House of Payne is an incredibly successful program. According to TBS, the second episode was basic cable’s all-time No. 1 sitcom telecast. House of Payne has generated $200 million in license fees from TBS for 126 episodes and recently sold into syndication on ‘MyNetwork’ for a reported additional $100 million. The House of Payne actors are covered under a Screen Actors Guild contract, and Mr. Perry, who has directed every single episode to date, is covered under a Directors Guild contract. However, House of Payne is one of the only scripted shows on TV that isn’t covered under a WGA contract.

The four

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SAG Denies Variety’s Latest Fabrication

By | Monday July 14, 2008 @ 11:00pm PDT

EXCLUSIVE: The Screen Actors Guild is furious over Variety‘s erroneous report tonight that the guild “may agree to the majors’ request to send out their final offer to the 120,000 guild members at the end of July.” I’m told by one insider, “It’s bullshit, especially the headline.” That started out “SAG to send offer to members” until it was changed after complaints to the equally misleading “SAG may send offer to it’s members”. Said another source, “Absolutely not true at this time. Irresponsible reporting.” The article also makes false assertions that SAG has stalled the negotiations — ridiculous since it’s now the AMPTP’s turn to respond to SAG’s counter-offer. This is yet another example of the trade writer Dave McNary making up a story about the guild negotiations that has no basis in reality, just like he did repeatedly during the WGA strike. And his inaccuracies are always aimed at stirring the pot in favor of the Big Media moguls, and against the guild leaders who fight for better contract terms. Really, when is this nonsense going to stop? As I’ve noted over and over, Variety writes what the moguls tell it because it’s so dependent on them for advertising. It’s like a parasite clinging to its host – and just as disgusting.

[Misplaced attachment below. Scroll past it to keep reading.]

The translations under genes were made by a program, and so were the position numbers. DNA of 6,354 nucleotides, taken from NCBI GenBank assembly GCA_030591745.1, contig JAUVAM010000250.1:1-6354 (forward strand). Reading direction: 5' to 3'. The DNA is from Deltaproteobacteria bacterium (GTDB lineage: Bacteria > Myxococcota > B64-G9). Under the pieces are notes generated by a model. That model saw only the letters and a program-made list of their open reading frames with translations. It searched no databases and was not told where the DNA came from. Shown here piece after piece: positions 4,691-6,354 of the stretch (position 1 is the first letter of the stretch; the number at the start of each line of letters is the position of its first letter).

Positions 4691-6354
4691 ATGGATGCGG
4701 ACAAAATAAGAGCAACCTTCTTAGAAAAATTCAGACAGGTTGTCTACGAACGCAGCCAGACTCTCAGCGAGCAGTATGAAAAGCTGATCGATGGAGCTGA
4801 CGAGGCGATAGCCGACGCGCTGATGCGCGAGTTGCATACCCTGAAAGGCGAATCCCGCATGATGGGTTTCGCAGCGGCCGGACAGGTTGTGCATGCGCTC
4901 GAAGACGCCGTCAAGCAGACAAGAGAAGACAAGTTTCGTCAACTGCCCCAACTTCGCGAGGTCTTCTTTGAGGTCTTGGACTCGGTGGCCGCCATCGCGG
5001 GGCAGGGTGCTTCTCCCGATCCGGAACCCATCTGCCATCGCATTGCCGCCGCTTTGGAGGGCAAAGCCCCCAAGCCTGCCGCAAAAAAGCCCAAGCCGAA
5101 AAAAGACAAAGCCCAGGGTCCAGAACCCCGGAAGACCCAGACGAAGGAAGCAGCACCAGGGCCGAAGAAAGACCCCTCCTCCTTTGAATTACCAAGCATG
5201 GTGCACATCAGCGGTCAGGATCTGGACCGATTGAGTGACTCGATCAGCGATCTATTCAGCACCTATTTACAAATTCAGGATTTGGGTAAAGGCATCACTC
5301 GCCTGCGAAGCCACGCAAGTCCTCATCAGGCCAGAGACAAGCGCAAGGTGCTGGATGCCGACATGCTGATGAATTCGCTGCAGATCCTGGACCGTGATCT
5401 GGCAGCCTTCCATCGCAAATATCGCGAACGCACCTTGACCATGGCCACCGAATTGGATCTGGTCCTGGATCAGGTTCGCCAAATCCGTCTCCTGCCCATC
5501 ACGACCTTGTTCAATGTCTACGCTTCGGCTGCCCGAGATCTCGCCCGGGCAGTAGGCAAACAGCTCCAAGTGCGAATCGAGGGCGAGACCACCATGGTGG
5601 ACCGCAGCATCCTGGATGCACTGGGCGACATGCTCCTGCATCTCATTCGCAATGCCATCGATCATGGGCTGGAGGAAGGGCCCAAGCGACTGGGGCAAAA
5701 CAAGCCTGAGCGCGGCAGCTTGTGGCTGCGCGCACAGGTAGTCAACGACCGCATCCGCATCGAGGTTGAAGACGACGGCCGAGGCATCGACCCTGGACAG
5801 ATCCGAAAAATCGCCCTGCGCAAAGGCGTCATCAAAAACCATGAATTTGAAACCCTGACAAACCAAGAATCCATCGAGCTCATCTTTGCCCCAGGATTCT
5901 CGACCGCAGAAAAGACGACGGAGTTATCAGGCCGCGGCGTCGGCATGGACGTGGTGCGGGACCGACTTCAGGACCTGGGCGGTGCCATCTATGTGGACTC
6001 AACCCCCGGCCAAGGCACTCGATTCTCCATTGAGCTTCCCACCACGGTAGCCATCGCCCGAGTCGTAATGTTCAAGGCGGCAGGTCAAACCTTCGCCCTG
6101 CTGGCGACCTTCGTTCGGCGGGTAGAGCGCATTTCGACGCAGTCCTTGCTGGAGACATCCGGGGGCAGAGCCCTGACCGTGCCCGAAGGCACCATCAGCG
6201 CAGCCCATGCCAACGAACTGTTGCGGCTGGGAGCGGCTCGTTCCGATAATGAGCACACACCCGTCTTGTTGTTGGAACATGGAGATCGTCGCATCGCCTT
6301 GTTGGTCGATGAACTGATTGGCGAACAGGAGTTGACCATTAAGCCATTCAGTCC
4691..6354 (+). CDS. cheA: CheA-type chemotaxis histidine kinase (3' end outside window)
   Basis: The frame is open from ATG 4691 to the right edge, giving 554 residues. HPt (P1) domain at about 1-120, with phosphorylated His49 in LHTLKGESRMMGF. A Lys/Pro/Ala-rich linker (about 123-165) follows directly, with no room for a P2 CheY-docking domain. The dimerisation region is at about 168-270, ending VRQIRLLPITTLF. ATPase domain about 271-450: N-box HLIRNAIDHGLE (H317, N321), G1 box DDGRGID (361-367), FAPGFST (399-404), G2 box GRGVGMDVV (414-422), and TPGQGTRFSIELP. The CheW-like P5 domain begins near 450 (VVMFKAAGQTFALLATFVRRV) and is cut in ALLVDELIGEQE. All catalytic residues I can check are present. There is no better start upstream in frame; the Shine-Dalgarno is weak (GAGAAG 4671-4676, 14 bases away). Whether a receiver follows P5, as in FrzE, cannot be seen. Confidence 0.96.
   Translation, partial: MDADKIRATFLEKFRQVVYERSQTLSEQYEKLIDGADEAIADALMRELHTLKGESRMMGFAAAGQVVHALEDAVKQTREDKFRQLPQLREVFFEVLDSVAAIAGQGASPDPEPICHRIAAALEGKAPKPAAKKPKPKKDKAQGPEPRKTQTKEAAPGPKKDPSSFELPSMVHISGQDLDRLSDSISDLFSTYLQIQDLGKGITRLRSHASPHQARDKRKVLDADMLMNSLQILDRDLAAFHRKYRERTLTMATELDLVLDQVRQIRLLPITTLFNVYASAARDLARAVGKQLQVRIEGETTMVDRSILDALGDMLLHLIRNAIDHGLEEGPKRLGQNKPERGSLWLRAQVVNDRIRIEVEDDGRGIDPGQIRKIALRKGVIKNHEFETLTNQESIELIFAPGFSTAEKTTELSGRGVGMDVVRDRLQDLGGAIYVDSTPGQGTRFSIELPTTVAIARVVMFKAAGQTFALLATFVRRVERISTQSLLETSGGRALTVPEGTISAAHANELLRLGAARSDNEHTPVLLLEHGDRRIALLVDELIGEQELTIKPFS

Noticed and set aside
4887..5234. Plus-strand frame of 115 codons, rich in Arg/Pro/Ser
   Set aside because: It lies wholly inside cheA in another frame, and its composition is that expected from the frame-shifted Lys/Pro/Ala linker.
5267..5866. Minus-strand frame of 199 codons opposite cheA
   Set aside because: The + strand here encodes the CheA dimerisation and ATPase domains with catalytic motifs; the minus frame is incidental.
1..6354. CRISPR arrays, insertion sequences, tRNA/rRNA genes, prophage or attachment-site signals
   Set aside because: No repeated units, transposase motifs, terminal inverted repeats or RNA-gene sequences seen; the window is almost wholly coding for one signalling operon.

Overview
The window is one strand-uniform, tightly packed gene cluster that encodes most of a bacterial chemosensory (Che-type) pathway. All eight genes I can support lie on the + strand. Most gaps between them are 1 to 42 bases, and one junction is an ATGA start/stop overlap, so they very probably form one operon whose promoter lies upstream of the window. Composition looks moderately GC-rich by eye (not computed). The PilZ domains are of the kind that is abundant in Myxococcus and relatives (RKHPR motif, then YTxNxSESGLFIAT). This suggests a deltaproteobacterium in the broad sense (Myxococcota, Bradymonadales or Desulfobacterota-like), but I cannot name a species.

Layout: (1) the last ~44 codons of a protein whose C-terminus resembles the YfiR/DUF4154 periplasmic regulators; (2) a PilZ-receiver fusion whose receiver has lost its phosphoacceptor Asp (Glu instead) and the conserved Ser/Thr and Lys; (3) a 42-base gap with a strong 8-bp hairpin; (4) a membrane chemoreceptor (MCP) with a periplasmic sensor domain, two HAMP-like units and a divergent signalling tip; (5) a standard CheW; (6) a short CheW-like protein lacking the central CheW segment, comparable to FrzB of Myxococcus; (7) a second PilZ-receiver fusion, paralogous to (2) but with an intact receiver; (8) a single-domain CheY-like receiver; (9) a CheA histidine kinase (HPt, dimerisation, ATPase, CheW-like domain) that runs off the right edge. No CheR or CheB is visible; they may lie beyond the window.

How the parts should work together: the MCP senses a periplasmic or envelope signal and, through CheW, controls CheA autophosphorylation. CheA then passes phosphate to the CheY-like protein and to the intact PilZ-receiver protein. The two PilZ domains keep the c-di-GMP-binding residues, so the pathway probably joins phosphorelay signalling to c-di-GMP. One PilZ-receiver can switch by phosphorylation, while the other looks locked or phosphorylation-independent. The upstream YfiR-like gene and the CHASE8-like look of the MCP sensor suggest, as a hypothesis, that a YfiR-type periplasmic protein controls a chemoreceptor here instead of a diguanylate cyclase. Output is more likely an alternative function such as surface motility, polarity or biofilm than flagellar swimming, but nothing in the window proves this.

• Another Variety Anti-WGA Slanted Article
  • Variety’s Strike Disinformation Campaign
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    Watch Strike.TV Video! Online Network Created During WGA Strike Gets Real Teaser from StrikeTV on Vimeo.

    HOLLYWOOD – July 3, 2008 – This Independence Day, Strike.TV sets sail with a new online Network that gives total freedom to it’s creators. Strike.TV was conceived by the professional communities of Hollywood and birthed during a year of hard times in the film and television industry. Sparked in large part by the recent labor disputes and fueled by the desires of professional story-tellers to do what they do best, Strike.TV is delivering upon promises that they made during the darkest days of the Writers Guild of America (WGA) strike in December 2007.
    Strike.TV challenged their WGA peers to go out and do what they do best and asked them to create original pieces of entertainment for the Internet, and in return promised to do three things:
    Strike.TV’s first promise was to build and launch a 21st century social network for WGA writers and their creative counterparts around the world. Not just writers, but also directors, actors, and all of the other crafts and crew that create and contribute to a modern production. The first working meeting attracted over 400 pioneers who wanted to create during a time of turmoil. This working meeting was covered by The NewsHour with Jim Lehrer and over 70 formal proposals were received. Through its online social network and community Strike.TV guided 40 projects into development with many more coming in following the strike. Strike.TV continues to incubate the creations of this thriving community, while aiding in